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Don’t Get Burned by Common Sun Care Myths

Last updated: July 19, 2023

Hold on to your beach hats, folks! It’s time to address a glaring nationwide issue: sun care knowledge.

The American Academy of Dermatology recently conducted a survey of 1,000 adults on the basics of skin cancer, tanning, and sun protection. The results are in, and a staggering one-third flunked the test.

To help close the gaps in our skin safety know-how, let’s turn up the heat on 6 common misconceptions.

Myth #1: Tanning is harmless as long as you don’t burn.

Reality: Any change in the color of your skin after exposure to the sun’s ultraviolet (UV) rays is a sign of injury. But what if the UV rays come from a tanning bed instead of the sun? They can still cause lasting skin damage.

When it comes to sun safety, we’ve got your back … and face, and arms, and legs! Check out the UV radiation guide to learn more about these invisible rays and what they mean for your health.

Myth #2: Having a “base tan” lowers the risk of getting skin cancer.

Reality: Nope. A base tan only provides an SPF of about 2 to 4 — barely a shadow of protection. If you want the look of a tan without the cancer risk (and early wrinkles), consider self-tanner instead. Just remember that it doesn’t keep you safe from the sun.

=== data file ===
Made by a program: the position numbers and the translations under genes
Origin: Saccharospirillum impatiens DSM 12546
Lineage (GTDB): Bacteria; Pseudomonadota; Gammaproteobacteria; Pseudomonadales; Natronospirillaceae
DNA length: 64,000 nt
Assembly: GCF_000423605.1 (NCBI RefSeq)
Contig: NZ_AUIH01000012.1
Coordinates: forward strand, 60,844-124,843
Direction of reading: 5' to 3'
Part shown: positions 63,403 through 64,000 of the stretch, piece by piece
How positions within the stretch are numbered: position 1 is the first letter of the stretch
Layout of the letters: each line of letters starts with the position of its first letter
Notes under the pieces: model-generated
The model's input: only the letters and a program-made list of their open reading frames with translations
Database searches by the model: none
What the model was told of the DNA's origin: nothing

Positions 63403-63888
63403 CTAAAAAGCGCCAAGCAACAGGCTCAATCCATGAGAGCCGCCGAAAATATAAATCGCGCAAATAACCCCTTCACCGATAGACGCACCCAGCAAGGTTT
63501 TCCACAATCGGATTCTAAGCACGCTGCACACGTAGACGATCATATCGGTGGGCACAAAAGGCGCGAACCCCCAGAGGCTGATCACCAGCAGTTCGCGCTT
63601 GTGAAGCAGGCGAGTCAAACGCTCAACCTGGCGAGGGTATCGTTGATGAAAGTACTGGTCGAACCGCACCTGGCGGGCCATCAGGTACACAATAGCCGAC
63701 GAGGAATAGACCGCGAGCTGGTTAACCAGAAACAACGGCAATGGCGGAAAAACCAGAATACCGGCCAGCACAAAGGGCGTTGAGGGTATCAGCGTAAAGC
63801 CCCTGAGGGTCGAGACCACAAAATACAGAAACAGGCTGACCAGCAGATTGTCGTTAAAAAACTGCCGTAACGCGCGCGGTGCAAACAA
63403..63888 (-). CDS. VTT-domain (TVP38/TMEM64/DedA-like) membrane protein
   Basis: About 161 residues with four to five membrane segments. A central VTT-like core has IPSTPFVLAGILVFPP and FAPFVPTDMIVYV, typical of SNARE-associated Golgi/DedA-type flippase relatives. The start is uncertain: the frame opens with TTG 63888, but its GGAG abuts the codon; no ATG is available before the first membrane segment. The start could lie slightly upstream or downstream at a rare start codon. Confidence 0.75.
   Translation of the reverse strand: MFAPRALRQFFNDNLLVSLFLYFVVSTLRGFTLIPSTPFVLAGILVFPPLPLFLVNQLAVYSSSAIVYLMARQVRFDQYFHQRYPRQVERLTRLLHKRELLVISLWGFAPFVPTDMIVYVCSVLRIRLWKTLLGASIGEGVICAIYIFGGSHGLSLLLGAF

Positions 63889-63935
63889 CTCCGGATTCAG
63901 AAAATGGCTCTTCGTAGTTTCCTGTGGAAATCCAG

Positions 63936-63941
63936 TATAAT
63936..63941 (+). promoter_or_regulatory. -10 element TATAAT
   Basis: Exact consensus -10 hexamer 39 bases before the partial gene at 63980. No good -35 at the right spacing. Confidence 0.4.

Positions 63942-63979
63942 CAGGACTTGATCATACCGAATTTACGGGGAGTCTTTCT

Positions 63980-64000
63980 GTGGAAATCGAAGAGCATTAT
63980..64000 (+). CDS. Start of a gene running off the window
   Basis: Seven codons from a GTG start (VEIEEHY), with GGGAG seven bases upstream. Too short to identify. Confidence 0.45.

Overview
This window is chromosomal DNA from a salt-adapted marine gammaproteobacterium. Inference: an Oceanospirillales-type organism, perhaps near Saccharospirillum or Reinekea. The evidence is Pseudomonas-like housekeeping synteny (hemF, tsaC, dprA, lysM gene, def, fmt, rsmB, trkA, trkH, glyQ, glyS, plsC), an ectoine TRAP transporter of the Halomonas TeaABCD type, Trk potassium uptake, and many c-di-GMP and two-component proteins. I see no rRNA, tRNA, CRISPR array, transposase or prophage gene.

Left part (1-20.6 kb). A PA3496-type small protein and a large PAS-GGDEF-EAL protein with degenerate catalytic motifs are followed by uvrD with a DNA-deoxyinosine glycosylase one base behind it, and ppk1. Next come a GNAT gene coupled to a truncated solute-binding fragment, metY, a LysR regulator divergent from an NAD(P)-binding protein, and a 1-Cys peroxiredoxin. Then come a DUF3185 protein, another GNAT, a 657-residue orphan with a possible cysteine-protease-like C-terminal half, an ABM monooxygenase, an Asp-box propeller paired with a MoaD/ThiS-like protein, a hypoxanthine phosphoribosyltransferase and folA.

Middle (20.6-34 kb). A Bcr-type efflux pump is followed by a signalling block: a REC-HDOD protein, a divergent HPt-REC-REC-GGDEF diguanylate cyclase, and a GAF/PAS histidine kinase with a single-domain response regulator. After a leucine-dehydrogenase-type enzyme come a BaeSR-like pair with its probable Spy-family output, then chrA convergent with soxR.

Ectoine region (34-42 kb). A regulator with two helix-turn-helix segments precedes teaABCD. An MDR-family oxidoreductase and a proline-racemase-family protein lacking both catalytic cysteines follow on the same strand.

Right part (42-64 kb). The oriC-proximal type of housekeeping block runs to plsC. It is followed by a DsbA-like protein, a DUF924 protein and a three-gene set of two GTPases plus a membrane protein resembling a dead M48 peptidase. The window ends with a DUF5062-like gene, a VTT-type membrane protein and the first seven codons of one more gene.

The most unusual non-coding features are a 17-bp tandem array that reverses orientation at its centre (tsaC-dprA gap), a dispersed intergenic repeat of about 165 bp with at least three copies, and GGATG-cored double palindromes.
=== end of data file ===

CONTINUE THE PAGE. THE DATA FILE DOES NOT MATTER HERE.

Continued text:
Myth #3: I have darker skin, so I don’t need sunscreen.

Reality: It’s true that darker skin naturally has more melanin, which does provide some protection. But that doesn’t make you invincible to harmful UV rays. No matter your complexion, make sure to liberally apply sunscreen as part of your sun-safety routine.

Follow these skin cancer prevention tips to keep your skin safe, healthy, and ready to outshine the sun.

Myth #4: SPF 30 protects you for 30 minutes.

Reality: If only it were that simple! However, SPF is actually based on the amount — not length — of sun exposure. While SPF 15 sunscreen is the lowest number allowed by the Food & Drug Administration, the American Academy of Dermatology recommends using at least SPF 30, which blocks 97% of UVB rays.

Myth #5: Sunscreens are packed with allergens.

Reality: Allergic reactions are few and far between. If you have sensitive skin, don’t shy away from sunscreen. Instead, look for labels with physical blockers, like zinc oxide and titanium dioxide. These sunscreens are less likely to cause allergic reactions than chemical ones. Also, experiment with lotions, creams, gels, ointments, sticks, and sprays to find your perfect sun protection.

Myth #6: High-SPF sunscreens can be applied less often.

Reality: Not true. Regardless of SPF, you should reapply any sunscreen every two hours when outdoors, or more often if you’re sweating or swimming. Even water-resistant sunscreens only hold up for 40 to 80 minutes in the water. Check the product label for specifics.

Don’t forget: Little ones need protection from sizzling sun rays, too. Learn the first aid rules of sunburn — and how to prevent burns from happening in the first place.

Now that you’ve separated the myths from the facts, get out and enjoy the sunshine — safely. If you’re spending time outdoors, take a few moments throughout the day to protect yourself and your loved ones from the long-term damage and risks of getting sunburned.

Experiencing a summer ailment?

Tags: skin cancer SPF Sunscreen myths sunscreen recommendations

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